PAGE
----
of those clients make twice-a-month appointments (up from a
once-a-month majority five years ago).
Source: Entrepreneur, December 2009
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N E W S
Harvard study: What really motivates employees
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When researchers from Harvard Business School asked managers to
rank the impact on employee motivation of five workplace factors
commonly considered significant, recognition for good work came out
number one. Unfortunately, those managers were wrong.
A recent multi-year survey of knowledge workers reveals the top
motivator of performance — and amazingly, it’s the factor managers
ranked last. It’s progress. Progress came out ahead of
collaboration, instrumental support, interpersonal support and
important work. By analyzing daily diary entries and ratings by
participants, researchers found that on days when workers feel that
they’re making headway on their jobs, or when they receive support
that helps them overcome obstacles, their emotions are most positive
and their drive to succeed is at its peak. On days when they feel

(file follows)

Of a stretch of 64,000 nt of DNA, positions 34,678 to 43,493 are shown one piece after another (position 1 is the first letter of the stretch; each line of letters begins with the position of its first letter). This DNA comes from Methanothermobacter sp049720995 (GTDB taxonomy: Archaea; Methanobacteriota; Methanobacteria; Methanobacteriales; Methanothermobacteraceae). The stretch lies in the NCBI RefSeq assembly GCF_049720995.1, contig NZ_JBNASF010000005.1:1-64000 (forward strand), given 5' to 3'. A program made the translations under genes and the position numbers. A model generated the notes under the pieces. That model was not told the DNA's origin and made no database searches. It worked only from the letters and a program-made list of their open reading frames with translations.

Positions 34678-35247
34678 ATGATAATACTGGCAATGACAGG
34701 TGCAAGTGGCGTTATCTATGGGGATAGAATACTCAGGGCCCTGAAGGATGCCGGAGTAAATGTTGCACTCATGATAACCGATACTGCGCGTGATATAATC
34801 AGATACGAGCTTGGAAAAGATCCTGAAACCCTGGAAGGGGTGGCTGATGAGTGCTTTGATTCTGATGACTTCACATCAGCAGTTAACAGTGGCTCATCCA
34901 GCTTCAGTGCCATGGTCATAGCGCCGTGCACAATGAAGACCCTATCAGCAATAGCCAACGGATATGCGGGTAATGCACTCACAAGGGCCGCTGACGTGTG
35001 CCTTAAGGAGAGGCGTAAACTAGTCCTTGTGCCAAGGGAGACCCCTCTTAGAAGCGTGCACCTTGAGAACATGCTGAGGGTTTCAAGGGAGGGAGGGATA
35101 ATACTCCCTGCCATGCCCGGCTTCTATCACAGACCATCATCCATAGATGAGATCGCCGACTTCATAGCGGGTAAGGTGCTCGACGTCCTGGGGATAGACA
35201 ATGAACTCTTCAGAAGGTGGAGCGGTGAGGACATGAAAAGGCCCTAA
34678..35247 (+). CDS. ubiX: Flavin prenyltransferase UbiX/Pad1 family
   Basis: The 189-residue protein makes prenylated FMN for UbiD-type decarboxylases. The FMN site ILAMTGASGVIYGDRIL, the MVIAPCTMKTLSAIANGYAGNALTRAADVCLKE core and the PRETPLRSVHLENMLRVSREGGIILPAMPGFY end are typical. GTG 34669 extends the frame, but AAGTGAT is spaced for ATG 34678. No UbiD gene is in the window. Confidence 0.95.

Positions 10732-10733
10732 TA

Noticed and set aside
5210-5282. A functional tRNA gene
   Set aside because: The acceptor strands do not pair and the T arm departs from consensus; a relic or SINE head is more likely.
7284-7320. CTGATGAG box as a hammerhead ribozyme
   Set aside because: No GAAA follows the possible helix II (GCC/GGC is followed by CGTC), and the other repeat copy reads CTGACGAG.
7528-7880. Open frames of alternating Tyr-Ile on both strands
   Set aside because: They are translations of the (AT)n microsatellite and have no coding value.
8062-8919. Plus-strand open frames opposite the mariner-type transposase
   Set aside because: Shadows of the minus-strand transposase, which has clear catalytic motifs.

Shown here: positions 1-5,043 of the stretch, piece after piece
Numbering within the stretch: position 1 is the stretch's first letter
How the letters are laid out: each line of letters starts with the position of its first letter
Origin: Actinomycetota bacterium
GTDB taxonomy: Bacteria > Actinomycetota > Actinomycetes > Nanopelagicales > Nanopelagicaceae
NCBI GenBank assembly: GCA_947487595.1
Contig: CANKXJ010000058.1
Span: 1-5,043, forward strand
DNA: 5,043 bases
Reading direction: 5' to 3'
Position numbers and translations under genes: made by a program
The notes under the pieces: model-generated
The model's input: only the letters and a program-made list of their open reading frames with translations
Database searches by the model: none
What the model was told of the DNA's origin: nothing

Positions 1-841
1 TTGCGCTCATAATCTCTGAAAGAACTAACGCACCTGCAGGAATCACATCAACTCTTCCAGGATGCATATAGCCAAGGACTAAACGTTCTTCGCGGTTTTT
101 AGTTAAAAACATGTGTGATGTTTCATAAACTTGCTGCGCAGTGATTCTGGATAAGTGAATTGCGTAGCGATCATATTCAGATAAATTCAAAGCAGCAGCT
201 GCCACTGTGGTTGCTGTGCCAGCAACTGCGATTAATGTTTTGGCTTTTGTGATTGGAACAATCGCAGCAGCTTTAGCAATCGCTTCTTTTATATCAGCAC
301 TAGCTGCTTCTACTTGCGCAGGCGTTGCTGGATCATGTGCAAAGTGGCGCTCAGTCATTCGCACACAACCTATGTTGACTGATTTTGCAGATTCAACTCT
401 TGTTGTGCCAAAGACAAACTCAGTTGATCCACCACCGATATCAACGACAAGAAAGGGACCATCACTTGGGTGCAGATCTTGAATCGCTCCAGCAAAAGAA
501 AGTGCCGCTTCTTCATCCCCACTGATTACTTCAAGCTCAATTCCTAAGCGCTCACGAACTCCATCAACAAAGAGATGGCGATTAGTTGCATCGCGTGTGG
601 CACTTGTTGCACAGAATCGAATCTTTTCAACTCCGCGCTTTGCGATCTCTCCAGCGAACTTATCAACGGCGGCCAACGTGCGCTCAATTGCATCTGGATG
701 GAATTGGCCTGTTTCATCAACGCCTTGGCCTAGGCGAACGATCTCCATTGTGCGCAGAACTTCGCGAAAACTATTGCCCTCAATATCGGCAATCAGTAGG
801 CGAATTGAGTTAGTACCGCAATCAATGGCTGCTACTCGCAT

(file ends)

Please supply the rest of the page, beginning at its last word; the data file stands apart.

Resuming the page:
they are spinning their wheels or encountering roadblocks to
accomplishment, their moods and motivation are lowest.
This is great news for managers because they have powerful influence
over events that facilitate or undermine progress. Managers should
take great care in clarifying overall goals, ensure that people’s
efforts are properly supported and refrain from exerting time
pressure so intense that minor glitches are perceived as crises
rather than learning opportunities. Avoid impeding progress by
changing goals autocratically, being indecisive or holding up
As for recognition, the diaries revealed that it does motivate
employees and lift their mood. So celebrate progress. But there will
be nothing to recognize if people aren’t genuinely moving forward.
Source: Harvard Business Review, January-February 2010
Shopping: The sexes have different priorities
When it comes to shopping, women tend to be more invested in the
shopping experience, while most men experience shopping as a mission
to be completed as quickly and easily as possible.
Researchers at Wharton School of Business and The Verde Group found
that, on average, women respond strongly to sales associates’
familiarity with products and their ability to determine what
products best suit the customer. In fact, the top problem
encountered by women shoppers in the study was “lack of help needed”